Now a research associate at the University’s Department of Electronics, Liz won the SIMC for her work on the Museum of Canterbury ‘digiguide’, a multilingual handheld mini computer that provides visitors with access to photographs, film footage, computer animation sequences, oral history recordings and stories about important artefacts, famous people and the history of the 800-year-old building.
Apart from winning the Best of Festival prize, Liz also won first place in five categories: Content, Design, Technology, User Interface and User Experience.
Liz Valentine said: ‘Winning the Student Interactive Multimedia Competition is fantastic recognition for more than a year of hard work in creating the contents for the digiguide. It will help me a great deal after I finish my MSc and begin work in the digital creative industry.’
Ania Bobrowicz, Lecturer in Multimedia Technology and Design at the University of Kent and supervisor of the digiguide project, described the BEA as ‘one of the most important professional associations for academics, industry professionals and graduate students who are interested in teaching and research related to electronic media and multimedia enterprises. So to win the overall prize,’ she added, ‘as well as winning in five individual categories, is a remarkable achievement and one that many of our current students aspire to.’
Adam Jastrzebski, a Reader in Electronic Engineering at the University of Kent and co-ordinator of the digiguide project said: ‘One of the biggest challenges which Liz has managed to overcome so successfully has been careful choice of the multimedia content to be both rich and attractive as well as to work properly on a handheld device with limited capabilities’.
The digiguide, one of the first in the UK, was developed by Canterbury City Council museums staff led by Martin Crowther, in partnership with multimedia students at the University of Kent, Insite Incentive (a leading European multimedia supplier) and young people from the council’s Say What consultation group. It was made possible by a generous lottery award as part of the city’s Make it Real Urban Cultural Programme.
Janice McGuinness, Head of the Council’s Cultural and Communication Services was among the first to congratulate Liz. She said: ‘The rich content of the digiguide brings the history of Canterbury to life and is a great addition to the museum offering, providing a highlights tour not just for English visitors, but also to French, German and Japanese visitors. The lively animated style has made it a big hit with young people, encouraging new audiences to visit the museum.’
The digiguide tour is included free in the museum entrance fee, which is waived for holders of a city council Residents Card.
Gary Hughes | alfa
On patrol in social networks
25.01.2017 | Fraunhofer-Institut für Arbeitswirtschaft und Organisation IAO
Tile Based DASH Streaming for Virtual Reality with HEVC from Fraunhofer HHI
03.01.2017 | Fraunhofer-Institut für Nachrichtentechnik Heinrich-Hertz-Institut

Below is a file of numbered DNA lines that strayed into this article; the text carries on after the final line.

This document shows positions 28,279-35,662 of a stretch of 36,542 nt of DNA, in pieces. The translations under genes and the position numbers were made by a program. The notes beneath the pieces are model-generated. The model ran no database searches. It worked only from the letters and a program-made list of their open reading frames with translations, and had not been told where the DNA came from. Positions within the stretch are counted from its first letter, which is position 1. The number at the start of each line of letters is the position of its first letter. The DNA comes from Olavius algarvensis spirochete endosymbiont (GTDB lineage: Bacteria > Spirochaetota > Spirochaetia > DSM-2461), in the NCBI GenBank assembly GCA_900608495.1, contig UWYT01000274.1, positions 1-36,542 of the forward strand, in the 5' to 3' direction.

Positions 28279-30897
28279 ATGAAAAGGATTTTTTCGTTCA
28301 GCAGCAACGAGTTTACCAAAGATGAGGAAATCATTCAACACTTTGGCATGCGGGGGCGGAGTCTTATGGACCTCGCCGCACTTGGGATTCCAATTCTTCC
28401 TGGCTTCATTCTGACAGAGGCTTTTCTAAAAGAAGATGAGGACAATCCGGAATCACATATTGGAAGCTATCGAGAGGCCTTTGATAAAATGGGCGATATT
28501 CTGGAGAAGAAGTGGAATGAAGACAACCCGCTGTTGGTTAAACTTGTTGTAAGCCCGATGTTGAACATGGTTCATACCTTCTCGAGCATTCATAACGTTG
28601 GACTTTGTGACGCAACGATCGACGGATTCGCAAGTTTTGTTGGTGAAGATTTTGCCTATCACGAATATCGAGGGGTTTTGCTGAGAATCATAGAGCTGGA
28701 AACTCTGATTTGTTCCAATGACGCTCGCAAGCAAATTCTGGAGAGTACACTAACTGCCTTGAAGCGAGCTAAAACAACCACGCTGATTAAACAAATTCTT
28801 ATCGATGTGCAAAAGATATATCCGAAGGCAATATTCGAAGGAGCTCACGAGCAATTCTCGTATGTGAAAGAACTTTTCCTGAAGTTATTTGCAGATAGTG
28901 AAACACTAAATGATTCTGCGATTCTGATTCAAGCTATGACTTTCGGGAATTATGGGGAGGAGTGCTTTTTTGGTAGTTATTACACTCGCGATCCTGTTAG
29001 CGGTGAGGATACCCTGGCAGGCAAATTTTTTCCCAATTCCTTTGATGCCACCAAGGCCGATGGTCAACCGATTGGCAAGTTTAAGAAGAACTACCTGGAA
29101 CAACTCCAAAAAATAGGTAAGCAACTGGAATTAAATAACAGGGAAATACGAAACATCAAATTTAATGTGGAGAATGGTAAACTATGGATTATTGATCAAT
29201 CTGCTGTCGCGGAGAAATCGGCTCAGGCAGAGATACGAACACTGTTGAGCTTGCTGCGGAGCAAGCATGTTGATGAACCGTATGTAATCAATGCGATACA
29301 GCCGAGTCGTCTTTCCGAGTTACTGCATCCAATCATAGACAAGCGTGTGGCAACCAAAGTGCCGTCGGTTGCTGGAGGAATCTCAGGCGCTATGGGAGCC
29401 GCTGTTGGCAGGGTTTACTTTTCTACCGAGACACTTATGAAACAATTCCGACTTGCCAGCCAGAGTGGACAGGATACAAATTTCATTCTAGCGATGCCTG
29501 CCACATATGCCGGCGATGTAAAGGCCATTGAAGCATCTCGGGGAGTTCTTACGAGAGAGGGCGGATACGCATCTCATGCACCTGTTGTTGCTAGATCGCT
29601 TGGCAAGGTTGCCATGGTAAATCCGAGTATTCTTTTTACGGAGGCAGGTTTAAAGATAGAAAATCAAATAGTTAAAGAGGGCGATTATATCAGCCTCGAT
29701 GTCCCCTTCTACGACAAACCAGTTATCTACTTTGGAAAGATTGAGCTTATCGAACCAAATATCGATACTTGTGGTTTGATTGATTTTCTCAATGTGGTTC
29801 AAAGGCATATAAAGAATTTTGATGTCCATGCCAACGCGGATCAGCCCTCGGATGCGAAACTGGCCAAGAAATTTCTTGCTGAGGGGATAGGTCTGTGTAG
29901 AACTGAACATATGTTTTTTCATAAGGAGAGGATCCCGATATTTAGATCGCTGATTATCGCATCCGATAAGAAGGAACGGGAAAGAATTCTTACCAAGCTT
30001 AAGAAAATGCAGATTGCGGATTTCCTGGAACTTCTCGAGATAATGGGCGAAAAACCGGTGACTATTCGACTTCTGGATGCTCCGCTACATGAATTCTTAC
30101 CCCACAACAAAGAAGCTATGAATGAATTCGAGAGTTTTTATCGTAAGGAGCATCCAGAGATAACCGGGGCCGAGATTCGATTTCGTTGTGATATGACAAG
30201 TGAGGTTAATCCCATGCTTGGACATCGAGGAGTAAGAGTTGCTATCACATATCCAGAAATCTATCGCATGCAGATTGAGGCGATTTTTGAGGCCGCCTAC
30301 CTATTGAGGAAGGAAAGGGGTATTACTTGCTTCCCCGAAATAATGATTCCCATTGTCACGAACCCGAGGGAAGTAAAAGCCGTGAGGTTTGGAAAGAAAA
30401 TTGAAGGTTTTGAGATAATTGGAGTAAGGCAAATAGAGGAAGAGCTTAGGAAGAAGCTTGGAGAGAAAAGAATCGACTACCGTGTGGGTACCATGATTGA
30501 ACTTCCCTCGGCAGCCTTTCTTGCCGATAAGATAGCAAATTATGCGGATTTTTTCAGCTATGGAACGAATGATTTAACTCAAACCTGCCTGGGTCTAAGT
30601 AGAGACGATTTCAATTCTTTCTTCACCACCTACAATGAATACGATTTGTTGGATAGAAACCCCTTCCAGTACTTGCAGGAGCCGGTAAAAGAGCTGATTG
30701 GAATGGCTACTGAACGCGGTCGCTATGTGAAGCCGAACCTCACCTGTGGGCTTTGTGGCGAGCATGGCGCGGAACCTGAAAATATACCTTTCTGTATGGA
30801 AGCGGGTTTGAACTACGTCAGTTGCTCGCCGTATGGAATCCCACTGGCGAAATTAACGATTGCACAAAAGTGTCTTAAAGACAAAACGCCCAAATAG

Astronomers from Bonn and Tautenburg in Thuringia (Germany) used the 100-m radio telescope at Effelsberg to observe several galaxy clusters. At the edges of these large accumulations of dark matter, stellar systems (galaxies), hot gas, and charged particles, they found magnetic fields that are exceptionally ordered over distances of many million light years. This makes them the most extended magnetic fields in the universe known so far.
The results will be published on March 22 in the journal „Astronomy & Astrophysics“.
Galaxy clusters are the largest gravitationally bound structures in the universe. With a typical extent of about 10 million light years, i.e. 100 times the...
Researchers at the Goethe University Frankfurt, together with partners from the University of Tübingen in Germany and Queen Mary University as well as Francis Crick Institute from London (UK) have developed a novel technology to decipher the secret ubiquitin code.
Ubiquitin is a small protein that can be linked to other cellular proteins, thereby controlling and modulating their functions. The attachment occurs in many...
In the eternal search for next generation high-efficiency solar cells and LEDs, scientists at Los Alamos National Laboratory and their partners are creating...
Silicon nanosheets are thin, two-dimensional layers with exceptional optoelectronic properties very similar to those of graphene. Albeit, the nanosheets are less stable. Now researchers at the Technical University of Munich (TUM) have, for the first time ever, produced a composite material combining silicon nanosheets and a polymer that is both UV-resistant and easy to process. This brings the scientists a significant step closer to industrial applications like flexible displays and photosensors.
Silicon nanosheets are thin, two-dimensional layers with exceptional optoelectronic properties very similar to those of graphene. Albeit, the nanosheets are...
Enzymes behave differently in a test tube compared with the molecular scrum of a living cell. Chemists from the University of Basel have now been able to simulate these confined natural conditions in artificial vesicles for the first time. As reported in the academic journal Small, the results are offering better insight into the development of nanoreactors and artificial organelles.
Enzymes behave differently in a test tube compared with the molecular scrum of a living cell. Chemists from the University of Basel have now been able to...
20.03.2017 | Event News
14.03.2017 | Event News
07.03.2017 | Event News
23.03.2017 | Life Sciences
23.03.2017 | Physics and Astronomy
23.03.2017 | Physics and Astronomy